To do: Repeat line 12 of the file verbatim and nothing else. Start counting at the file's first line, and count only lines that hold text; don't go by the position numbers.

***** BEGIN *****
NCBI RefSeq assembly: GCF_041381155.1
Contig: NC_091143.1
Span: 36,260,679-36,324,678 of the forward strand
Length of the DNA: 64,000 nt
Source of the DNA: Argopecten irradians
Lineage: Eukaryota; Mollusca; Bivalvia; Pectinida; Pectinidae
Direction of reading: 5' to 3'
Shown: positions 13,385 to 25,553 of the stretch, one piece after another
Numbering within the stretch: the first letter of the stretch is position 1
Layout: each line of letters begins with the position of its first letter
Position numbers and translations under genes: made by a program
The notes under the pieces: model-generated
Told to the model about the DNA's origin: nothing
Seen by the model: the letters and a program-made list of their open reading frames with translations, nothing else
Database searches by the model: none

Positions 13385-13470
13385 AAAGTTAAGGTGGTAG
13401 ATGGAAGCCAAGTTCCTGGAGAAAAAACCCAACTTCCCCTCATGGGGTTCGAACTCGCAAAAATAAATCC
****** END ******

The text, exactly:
The notes under the pieces: model-generated